Netanyahu discusses with Putin recent Russian military deployment in Syria  

Prime Minister Benjamin Netanyahu and Russian President Vladimir Putin at Netanyahu's residence in Jerusalem on June 25, 2012Prime Minister Benjamin Netanyahu and Russian President Vladimir Putin at Netanyahu’s residence in Jerusalem on June 25, 2012

Israel’s Prime Minister Benjamin Netanyahu flew to Moscow on Monday for talks with Russian President Vladimir Putin on the implications of Russia’s recent military deployment in Syria.

Putin has confirmed that Russia, a staunch supporter of Syrian President Assad since the outbreak of the civil war,  is increasing its military presence in Syria in support of the regime.   

In recent weeks it is thought that Russia has sent a number of battle tanks to Syria and that Moscow is planning on establishing a base at Latakia, having already despatched military advisers and technicians in support of the Assad regime. 

During his Moscow visit, Netanyahu will be accompanied by IDF Chief of Staff Gadi Eizenkot and Military Intelligence chief Herzl Halevy, underscoring Israel’s concerns that advanced Russian military hardware in Syria could end up in the hands of Hezbollah, which has previously used Russian-made Kornet and Yakhount missiles against Israel. 

Netanyahu’s office said last week that he “will present the threats posed to Israel as a result of the increased flow of advanced war material to the Syrian arena and the transfer of deadly weapons to Hezbollah and other terror organisations.”

Top IDF generals very rarely accompany the prime minister on his trips abroad, with the premier’s military attaché generally the only uniformed officer who joins these overseas trips.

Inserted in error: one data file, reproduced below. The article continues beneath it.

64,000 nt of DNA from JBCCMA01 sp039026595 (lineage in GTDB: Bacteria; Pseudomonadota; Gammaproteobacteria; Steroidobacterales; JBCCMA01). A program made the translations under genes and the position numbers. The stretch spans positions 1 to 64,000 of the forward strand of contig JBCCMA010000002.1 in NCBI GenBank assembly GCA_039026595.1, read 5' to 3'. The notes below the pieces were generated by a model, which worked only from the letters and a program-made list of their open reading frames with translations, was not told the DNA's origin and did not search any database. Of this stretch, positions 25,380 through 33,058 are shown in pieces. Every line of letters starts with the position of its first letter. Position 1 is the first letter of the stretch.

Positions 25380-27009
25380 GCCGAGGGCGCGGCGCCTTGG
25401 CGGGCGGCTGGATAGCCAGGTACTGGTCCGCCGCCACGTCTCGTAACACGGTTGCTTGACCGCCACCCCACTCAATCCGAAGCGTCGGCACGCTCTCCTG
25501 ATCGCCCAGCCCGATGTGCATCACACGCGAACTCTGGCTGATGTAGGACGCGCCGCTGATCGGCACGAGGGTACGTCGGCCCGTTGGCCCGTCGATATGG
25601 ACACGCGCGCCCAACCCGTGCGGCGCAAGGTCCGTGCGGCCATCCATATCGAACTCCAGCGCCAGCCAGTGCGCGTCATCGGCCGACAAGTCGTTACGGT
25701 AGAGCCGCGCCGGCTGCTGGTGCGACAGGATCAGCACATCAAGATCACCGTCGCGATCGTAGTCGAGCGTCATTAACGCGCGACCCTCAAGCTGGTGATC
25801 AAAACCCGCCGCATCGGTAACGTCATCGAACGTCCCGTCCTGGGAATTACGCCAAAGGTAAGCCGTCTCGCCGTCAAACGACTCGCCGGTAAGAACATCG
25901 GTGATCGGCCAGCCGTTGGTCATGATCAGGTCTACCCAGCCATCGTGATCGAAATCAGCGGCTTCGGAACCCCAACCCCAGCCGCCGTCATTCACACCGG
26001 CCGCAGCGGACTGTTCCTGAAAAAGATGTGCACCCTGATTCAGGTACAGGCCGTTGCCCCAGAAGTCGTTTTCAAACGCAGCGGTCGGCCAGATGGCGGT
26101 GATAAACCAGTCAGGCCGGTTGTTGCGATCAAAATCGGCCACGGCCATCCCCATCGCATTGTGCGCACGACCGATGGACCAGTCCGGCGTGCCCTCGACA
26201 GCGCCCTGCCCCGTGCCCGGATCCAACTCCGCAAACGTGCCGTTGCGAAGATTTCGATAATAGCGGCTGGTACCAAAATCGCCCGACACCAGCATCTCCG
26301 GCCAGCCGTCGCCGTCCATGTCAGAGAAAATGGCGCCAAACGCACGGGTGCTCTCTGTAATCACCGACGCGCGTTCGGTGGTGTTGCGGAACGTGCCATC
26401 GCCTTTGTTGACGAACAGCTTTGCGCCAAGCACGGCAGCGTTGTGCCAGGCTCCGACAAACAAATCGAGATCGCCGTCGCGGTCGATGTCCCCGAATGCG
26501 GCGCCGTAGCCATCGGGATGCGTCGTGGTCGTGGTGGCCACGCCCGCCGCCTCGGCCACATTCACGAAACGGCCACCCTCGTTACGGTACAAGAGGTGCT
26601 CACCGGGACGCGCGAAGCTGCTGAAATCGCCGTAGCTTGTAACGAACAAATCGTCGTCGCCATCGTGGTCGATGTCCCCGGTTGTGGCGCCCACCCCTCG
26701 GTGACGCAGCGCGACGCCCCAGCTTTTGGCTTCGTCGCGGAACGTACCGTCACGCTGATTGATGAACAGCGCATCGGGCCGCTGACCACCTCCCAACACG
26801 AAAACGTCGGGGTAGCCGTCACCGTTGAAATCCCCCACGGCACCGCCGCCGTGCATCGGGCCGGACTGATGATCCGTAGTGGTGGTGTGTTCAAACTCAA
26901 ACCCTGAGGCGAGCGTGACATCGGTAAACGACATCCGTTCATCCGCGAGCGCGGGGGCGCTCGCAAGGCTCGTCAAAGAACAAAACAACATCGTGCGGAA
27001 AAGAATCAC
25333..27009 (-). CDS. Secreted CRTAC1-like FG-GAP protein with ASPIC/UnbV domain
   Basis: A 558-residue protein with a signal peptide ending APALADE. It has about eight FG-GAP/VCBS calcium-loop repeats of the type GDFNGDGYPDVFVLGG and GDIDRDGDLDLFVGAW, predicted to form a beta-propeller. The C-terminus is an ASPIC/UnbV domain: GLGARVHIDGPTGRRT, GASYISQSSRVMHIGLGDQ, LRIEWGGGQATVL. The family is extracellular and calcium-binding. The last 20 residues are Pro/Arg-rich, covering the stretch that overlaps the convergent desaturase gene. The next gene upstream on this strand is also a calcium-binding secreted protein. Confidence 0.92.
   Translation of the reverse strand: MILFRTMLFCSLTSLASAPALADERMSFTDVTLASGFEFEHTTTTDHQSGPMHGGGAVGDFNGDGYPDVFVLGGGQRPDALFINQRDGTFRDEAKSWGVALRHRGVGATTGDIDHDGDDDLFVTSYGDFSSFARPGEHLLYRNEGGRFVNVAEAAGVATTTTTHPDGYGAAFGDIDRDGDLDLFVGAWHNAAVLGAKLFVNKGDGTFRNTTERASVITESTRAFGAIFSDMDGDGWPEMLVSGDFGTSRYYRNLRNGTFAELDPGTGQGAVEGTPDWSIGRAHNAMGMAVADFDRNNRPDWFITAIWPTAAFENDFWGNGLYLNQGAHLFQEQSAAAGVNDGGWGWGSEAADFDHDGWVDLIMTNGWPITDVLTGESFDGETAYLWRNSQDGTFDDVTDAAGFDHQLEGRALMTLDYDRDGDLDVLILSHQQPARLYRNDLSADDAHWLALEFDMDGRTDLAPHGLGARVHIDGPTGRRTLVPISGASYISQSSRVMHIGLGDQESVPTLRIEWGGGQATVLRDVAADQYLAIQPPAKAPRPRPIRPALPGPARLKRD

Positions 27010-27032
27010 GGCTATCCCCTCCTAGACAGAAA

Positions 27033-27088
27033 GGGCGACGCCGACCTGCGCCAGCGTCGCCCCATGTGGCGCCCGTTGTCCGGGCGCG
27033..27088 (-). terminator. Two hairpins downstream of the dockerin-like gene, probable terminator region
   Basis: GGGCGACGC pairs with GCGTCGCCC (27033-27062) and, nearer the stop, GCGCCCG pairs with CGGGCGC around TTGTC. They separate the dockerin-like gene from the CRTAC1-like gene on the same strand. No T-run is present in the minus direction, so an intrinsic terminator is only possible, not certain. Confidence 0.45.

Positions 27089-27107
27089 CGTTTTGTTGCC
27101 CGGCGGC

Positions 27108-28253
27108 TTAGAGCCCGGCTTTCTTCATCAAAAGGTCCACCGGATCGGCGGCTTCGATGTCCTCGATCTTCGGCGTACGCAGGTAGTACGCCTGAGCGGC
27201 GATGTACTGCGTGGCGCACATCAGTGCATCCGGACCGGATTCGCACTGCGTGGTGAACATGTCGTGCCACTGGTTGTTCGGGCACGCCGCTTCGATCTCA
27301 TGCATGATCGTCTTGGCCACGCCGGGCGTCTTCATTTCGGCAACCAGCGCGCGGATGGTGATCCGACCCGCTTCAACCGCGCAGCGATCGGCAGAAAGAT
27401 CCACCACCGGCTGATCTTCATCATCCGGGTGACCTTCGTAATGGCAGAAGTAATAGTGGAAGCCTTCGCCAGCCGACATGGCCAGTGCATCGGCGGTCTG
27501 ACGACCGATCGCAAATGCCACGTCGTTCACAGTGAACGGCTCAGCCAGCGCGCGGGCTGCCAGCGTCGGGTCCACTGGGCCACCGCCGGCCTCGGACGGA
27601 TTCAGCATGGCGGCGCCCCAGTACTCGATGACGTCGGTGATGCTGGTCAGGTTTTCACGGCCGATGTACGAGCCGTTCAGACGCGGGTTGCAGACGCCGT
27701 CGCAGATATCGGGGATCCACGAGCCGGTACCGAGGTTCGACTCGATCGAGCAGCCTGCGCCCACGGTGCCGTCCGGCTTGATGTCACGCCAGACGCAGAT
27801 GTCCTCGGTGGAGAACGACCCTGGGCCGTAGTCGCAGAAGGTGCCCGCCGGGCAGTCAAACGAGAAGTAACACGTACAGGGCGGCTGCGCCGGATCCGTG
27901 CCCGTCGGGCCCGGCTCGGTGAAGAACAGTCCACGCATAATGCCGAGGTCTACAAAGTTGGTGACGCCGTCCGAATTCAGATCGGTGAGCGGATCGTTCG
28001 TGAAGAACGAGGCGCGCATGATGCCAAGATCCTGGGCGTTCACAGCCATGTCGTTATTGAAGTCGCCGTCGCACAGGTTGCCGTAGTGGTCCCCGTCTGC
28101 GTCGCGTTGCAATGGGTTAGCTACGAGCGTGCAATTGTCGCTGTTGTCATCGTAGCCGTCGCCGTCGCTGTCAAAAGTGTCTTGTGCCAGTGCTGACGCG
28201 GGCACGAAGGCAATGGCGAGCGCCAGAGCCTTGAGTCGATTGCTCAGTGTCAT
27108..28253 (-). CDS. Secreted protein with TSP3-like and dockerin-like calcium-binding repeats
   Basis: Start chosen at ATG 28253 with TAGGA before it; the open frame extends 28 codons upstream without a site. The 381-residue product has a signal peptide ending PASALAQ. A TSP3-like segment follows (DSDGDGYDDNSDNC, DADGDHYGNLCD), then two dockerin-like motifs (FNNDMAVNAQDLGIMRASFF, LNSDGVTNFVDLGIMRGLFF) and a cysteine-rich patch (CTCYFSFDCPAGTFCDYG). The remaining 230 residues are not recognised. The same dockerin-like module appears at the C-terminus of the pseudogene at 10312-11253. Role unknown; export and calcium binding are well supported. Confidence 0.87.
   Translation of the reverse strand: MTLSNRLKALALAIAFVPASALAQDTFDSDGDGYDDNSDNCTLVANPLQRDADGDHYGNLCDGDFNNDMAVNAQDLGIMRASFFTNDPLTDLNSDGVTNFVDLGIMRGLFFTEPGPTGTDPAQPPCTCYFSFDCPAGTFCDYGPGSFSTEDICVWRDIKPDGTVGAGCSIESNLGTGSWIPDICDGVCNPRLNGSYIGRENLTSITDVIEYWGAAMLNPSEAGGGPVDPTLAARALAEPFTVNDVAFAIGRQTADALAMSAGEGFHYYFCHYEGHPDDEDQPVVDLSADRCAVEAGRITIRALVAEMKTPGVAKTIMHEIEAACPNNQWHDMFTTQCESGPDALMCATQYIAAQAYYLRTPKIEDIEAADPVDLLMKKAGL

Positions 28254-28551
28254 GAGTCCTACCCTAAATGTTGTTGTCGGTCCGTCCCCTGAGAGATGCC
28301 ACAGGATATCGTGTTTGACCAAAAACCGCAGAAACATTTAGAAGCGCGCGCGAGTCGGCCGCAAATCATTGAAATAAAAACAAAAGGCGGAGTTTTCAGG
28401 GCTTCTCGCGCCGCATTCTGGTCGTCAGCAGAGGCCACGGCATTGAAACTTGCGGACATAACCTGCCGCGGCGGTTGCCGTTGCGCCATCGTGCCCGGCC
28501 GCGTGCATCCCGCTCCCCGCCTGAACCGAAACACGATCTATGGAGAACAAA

According to analysts, the seriousness with which Israel is taking the new developments in Syria, and Russia’s growing troop physical involvement there, is reflected in Netanyahu’s decision to bring both Eisenkot and Halevi on the trip.

It is expected that Eisenkot will discuss coordination with his military counterparts in Moscow to fend off any inadvertent engagement between Russian troops now present in the area of the port city of Latakia, and Israeli forces.

Israel has said on numerous occasions that it reserves the right of action to prevent state-of-the-art weaponry from being transferred either from Iran to Hezbollah via Syria, or to prevent the “leakage” of similar cutting edge weaponry from the Syrian army to Hezbollah. According to foreign reports, Israel has indeed taken action over the last few years to prevent such arms transfers.

“Over the years we have raised our concerns about the transfer of Russian military equipment to the region, where Russian equipment ends up in Hezbollah’s hands,” one government official said, adding that “unfortunately over the last two years we have seen an increase in the weapons reaching Hezbollah.”

Netanyahu is also expected to discuss with Putin Russia’s decision to supply Iran with S-300 anti-aircraft missiles.